Categories
Reflections

Irene and Lynn


Lynn

Irene Lofthouse in conversation with
Lynn Harrison

Lynn Harrison is a midwife at Bradford Royal Infirmary with twenty-nine years of experience. Irene Lofthouse is a writer, playwright, actor and social historian. Lynn and Irene have been neighbours for twenty-three years.


26 weeks: reflection

It’s October half-term, a time when one of my alter-egos Wanda the Witch, usually roams Yorkshire and beyond communing with spirits, creating spells, telling strange tales, scrying the future and reflecting the past.

Even her predictions on Lady Day in March couldn’t foretell the extent of the strangeness that would happen, nor her scrying in mirrors reflect how much lockdown, easing, tiering and lockdown would affect work, relationships, confidence, concentration both personally and communally.

As I look back through emails, several predictions were spot on:

  • don’t think of visits to schools till Spring 2021 at the earliest (March 2020)
  • explore ways of creating workshops online – live streaming, recorded, (March 2020)
  • podcasts a way forward as radio/audio will fill a live performance void, learn how to do this (April 2020)
  • live theatre for own work not a goer till Spring 2021, more likely to be the Autumn (April 2020)
  • likely to be in another lockdown by Christmas (June 2020)

The months have been a massive learning curve: wrestling with video-making; buying, learning how to use and record on a smart-phone; appearing as myself (forty years of hiding behind costumes gone in a click). Trying to create a ‘silent’ space amidst the noise of strimmers, children playing, house renovations, garden parties happening during lockdown and beyond, little of which happened weekdays in ‘normal’ times, hasn’t been easy.

Conversations with Lynn showed how different our work lives have been. As most of my work was cancelled and contact time restricted, Lynn’s workload increased, mixing with colleagues and community continued. Our discussions illustrated that we shared concerns for the future and in especial for people’s mental health and well-being. The second wave illustrated one effect on young people as Lynn’s son (now at Uni) tested positive, and the whole family had to isolate. All are fine.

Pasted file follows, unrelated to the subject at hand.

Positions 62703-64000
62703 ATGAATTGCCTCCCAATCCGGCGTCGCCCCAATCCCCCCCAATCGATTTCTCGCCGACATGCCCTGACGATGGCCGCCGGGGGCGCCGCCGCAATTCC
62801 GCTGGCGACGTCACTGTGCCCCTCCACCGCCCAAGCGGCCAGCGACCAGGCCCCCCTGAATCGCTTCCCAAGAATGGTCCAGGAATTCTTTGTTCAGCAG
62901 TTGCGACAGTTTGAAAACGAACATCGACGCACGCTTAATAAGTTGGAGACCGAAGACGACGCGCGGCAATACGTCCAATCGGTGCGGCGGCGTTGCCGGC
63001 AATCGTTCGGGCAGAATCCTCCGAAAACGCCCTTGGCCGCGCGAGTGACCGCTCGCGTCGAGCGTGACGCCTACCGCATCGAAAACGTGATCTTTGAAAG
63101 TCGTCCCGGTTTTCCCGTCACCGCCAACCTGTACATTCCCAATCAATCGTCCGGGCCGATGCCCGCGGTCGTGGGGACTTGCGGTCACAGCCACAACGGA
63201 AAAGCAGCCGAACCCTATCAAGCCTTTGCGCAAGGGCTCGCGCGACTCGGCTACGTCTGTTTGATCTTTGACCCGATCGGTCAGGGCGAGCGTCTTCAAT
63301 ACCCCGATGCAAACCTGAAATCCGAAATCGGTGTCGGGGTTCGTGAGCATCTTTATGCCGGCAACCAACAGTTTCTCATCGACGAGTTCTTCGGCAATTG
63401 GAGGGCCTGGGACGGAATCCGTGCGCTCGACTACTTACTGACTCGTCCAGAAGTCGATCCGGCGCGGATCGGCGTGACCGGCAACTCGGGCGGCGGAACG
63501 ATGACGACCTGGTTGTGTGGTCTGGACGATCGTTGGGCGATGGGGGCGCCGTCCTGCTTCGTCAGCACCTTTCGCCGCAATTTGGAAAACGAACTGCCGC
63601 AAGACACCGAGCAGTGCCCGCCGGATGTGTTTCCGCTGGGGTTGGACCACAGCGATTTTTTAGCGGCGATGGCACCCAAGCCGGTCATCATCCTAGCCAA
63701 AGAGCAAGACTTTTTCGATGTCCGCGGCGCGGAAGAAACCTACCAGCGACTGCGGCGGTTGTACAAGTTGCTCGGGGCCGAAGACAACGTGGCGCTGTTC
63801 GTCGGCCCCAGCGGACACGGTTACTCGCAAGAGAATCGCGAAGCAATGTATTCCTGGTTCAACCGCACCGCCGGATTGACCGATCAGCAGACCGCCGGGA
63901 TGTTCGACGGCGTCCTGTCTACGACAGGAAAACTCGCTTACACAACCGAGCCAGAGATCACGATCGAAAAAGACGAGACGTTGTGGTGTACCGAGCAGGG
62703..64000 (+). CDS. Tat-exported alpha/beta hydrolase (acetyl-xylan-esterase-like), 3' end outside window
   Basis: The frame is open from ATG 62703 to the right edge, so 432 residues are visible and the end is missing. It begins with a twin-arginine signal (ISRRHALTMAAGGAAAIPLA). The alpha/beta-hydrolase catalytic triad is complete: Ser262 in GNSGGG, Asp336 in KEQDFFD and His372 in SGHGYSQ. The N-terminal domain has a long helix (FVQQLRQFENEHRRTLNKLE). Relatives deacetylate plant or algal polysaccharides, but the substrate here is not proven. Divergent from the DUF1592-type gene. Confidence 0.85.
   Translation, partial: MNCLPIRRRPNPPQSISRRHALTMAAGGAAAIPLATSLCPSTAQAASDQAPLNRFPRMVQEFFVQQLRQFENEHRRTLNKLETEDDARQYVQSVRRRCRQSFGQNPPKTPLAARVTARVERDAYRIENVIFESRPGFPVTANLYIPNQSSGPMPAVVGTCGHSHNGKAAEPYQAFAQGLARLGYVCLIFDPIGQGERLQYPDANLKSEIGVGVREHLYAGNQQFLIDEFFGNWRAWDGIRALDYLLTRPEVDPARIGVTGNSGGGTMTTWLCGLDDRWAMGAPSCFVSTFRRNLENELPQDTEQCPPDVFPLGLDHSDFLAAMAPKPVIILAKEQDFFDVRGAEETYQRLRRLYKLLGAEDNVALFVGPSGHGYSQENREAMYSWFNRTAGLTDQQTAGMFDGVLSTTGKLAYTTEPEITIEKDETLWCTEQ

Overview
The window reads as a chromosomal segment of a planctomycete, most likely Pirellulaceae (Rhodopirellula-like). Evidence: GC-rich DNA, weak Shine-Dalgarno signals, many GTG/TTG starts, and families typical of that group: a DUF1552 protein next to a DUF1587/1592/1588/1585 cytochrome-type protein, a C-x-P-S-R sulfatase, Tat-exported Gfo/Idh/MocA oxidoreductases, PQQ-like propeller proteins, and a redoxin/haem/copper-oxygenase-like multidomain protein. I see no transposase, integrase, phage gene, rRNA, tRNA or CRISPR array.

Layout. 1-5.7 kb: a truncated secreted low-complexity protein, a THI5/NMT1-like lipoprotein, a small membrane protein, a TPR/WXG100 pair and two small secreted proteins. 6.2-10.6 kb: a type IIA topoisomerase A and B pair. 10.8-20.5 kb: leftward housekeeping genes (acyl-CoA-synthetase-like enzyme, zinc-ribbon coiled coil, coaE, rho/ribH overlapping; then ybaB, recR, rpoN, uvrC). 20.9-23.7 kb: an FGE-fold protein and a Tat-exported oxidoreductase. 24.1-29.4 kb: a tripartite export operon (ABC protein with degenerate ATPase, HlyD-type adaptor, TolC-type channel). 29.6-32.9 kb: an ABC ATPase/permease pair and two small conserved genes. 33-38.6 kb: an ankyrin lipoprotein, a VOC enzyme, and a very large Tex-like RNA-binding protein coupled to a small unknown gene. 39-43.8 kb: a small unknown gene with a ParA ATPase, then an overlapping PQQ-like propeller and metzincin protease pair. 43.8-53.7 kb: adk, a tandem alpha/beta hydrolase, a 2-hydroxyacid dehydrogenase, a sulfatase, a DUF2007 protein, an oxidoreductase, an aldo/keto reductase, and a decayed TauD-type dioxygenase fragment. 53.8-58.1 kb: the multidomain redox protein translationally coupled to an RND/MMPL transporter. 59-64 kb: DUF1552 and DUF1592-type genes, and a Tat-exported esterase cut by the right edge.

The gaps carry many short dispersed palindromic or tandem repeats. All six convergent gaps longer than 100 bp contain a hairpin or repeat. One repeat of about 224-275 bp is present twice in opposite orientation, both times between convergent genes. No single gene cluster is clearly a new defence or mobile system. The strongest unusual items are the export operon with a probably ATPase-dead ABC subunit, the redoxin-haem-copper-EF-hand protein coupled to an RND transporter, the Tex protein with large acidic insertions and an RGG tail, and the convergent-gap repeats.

In my street we got to know households better; saying hello to previously unknown neighbours; con-verging for impromptu distanced get-togethers on the grass outside to chat; pulling together to fight a planning application that would destroy precious habitat. I noticed the number of couples marrying who’ve been together for years; perhaps, like WW1, there’s a feeling that should death happen, a wife/husband will be more secure than a partner.

So I’ve learned:

  • that digital delivery doesn’t have to be perfect – I can’t control platforms
  • to re-appraise skills and re-purpose them for new uses
  • to re-connect with old technology – sending handwritten postcards and receiving replies has been a joy, and a way of documenting the months
  • re-create a slower approach to life – time out to embroider, to grow things, to read, to stare at the clouds
  • to remember that old friendships, relationships, outlook and priorities will be affected, may shift and new ones develop
  • to live in the now, with the highs/lows, stop/go, push-me-pull-you life we find ourselves in

I’ve never had a ‘career’, been unemployed many times, living on the edge with little/no money something experienced throughout childhood, and I know by re-inventing and reshaping, there’ll be work at the end of all this.

It might not be what I’ve done previously, but I look forward to finding out what it is.

Irene Lofthouse

Leave a Reply